Recently I was speaking with a young woman whom I met as she was finishing her undergraduate college degree. She’s getting ready to move and is deciding what she wants to do.
She asked me about my career and how I chose where to work. As I considered my current position, as well as those I held previously, some themes emerged. I think this advice works whether you’re seeking your first position or your next one.
1. Know what you don’t want to do. That’s a good way to eliminate jobs. If you prefer writing, then a job as an event planner is probably not for you even if it sounds like fun because you will miss writing.
2. Find jobs that allow you to contribute to the organization and also to stretch. Obviously, you have to bring something to the position or you won’t get hired. You also don’t want to become bored with the job so seek opportunities to grow your skills. When you’re first starting out, it may simply be learning how the business world works.
I was fortunate in my newspaper career to also spend some time in the photo-graphics department so I learned about pre-press and printing, which helped influence what I would and could do as I was designing pages.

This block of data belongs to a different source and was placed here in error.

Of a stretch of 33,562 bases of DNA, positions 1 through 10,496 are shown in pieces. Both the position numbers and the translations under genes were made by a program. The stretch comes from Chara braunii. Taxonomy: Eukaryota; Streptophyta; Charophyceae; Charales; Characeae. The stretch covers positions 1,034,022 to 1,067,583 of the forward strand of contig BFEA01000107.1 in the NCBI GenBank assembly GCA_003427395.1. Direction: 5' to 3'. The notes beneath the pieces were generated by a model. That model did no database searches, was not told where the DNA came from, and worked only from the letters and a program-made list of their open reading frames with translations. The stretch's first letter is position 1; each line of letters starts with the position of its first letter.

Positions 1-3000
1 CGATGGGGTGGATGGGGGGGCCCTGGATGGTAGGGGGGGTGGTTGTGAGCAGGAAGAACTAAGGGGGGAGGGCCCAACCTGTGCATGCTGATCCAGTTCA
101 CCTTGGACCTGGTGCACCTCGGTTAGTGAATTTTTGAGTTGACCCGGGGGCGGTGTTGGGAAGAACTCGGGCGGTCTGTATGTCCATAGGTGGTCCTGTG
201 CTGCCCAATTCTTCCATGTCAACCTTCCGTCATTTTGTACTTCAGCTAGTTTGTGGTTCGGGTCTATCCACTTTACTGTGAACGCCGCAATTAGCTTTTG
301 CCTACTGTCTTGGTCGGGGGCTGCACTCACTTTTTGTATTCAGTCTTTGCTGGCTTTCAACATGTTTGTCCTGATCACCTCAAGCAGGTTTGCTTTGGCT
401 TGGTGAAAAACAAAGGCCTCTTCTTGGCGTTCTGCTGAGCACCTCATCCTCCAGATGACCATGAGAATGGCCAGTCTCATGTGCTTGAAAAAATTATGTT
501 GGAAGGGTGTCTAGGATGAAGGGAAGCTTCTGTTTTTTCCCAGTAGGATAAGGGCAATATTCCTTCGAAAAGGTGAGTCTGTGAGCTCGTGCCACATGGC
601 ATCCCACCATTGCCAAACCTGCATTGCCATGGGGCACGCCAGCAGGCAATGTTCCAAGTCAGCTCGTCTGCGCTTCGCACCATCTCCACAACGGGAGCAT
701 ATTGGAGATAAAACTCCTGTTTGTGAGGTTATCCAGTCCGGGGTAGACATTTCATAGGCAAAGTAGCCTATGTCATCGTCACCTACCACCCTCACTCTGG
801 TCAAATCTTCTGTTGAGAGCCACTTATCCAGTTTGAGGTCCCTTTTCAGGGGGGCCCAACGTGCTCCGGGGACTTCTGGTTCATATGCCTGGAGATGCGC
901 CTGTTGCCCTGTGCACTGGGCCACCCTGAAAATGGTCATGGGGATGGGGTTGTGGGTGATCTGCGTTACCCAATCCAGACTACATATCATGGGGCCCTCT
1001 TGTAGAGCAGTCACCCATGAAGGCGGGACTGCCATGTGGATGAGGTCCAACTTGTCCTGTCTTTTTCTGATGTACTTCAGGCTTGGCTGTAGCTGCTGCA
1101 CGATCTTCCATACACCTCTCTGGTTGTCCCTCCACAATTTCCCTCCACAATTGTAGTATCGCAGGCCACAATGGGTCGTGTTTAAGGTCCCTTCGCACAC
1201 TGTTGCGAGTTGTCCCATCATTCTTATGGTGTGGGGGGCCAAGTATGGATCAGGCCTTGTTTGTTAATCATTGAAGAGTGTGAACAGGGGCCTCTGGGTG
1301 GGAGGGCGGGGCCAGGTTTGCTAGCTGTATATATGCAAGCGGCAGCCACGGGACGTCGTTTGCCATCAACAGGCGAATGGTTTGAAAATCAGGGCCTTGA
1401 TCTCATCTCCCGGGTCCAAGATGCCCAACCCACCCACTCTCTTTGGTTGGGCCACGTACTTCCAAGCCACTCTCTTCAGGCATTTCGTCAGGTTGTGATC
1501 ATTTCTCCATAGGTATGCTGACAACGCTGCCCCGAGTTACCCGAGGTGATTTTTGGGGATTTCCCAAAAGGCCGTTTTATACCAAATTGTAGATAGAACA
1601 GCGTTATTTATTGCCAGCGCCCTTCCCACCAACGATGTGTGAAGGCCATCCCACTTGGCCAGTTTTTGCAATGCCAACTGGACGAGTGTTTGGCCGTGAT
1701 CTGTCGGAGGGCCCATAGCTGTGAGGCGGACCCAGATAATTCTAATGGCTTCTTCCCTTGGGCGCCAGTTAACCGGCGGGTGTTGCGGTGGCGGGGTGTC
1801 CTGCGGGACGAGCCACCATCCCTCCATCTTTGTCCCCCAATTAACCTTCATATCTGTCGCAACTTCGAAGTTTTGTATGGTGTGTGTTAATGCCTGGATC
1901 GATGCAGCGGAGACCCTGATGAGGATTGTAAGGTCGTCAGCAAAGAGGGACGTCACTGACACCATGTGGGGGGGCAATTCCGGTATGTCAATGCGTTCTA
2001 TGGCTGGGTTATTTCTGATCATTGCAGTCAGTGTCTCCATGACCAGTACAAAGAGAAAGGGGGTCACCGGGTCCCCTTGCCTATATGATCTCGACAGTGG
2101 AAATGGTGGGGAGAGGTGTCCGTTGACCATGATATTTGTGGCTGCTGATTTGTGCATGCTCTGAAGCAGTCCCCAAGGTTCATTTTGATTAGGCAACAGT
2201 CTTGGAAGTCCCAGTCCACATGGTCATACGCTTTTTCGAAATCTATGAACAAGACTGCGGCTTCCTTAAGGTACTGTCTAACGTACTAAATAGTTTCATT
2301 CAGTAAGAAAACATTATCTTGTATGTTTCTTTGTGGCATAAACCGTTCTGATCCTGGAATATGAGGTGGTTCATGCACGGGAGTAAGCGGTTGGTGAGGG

3. Take advantage of opportunities outside of the office. I joined a professional group called National Federation of Press Women and the state affiliate Virginia Press Women. Because of those organizations I developed my skills as a public speaker, event planner and newsletter editor. I also learned about diplomacy and working with volunteers. More importantly, I developed an extensive list of contacts so if I am stumped, I can always find a member to give me pointers or suggest a consultant.
4. Find mentors. You may not be ready for your next dream job. Speaking with someone, though, who has a similar job is a great way to learn what you will need to get the job. Don’t hesitate to reach out. Most people want to help.
5. Volunteer. I serve on some boards and work with my local library where I created a writers’ series. I aspire to publish a novel and this volunteer work is a great way for me to connect with published authors and learn about the craft.
What advice would you give to some just beginning their career or who is looking to transition?